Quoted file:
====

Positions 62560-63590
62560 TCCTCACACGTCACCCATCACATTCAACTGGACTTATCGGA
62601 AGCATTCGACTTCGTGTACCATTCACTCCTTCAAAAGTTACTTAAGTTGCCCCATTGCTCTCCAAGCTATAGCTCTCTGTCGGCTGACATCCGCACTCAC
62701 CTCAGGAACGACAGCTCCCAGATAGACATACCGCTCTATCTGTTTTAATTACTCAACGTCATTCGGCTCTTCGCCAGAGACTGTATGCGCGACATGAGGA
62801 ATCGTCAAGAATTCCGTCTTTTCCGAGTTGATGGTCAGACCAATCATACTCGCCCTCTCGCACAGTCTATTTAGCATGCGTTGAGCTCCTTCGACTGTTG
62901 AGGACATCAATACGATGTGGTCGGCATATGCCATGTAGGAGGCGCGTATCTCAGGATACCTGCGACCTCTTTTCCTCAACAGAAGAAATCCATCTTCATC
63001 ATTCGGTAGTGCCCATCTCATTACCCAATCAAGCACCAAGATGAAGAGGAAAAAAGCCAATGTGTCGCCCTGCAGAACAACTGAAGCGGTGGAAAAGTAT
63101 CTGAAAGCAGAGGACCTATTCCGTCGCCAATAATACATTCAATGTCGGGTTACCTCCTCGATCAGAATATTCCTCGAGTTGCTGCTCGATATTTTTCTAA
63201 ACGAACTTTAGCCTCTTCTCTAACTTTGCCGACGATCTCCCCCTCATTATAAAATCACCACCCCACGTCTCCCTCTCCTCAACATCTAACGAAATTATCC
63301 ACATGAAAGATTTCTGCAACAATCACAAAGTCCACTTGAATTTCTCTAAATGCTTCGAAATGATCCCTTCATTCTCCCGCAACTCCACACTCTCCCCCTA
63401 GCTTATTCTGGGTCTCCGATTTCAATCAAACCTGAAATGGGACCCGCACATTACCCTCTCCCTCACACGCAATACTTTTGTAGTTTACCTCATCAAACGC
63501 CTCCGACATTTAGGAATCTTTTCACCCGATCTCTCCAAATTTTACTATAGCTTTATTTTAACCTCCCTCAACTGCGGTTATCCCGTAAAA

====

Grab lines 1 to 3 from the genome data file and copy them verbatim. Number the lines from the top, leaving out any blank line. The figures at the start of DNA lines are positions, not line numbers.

Positions 62560-63590
62560 TCCTCACACGTCACCCATCACATTCAACTGGACTTATCGGA
62601 AGCATTCGACTTCGTGTACCATTCACTCCTTCAAAAGTTACTTAAGTTGCCCCATTGCTCTCCAAGCTATAGCTCTCTGTCGGCTGACATCCGCACTCAC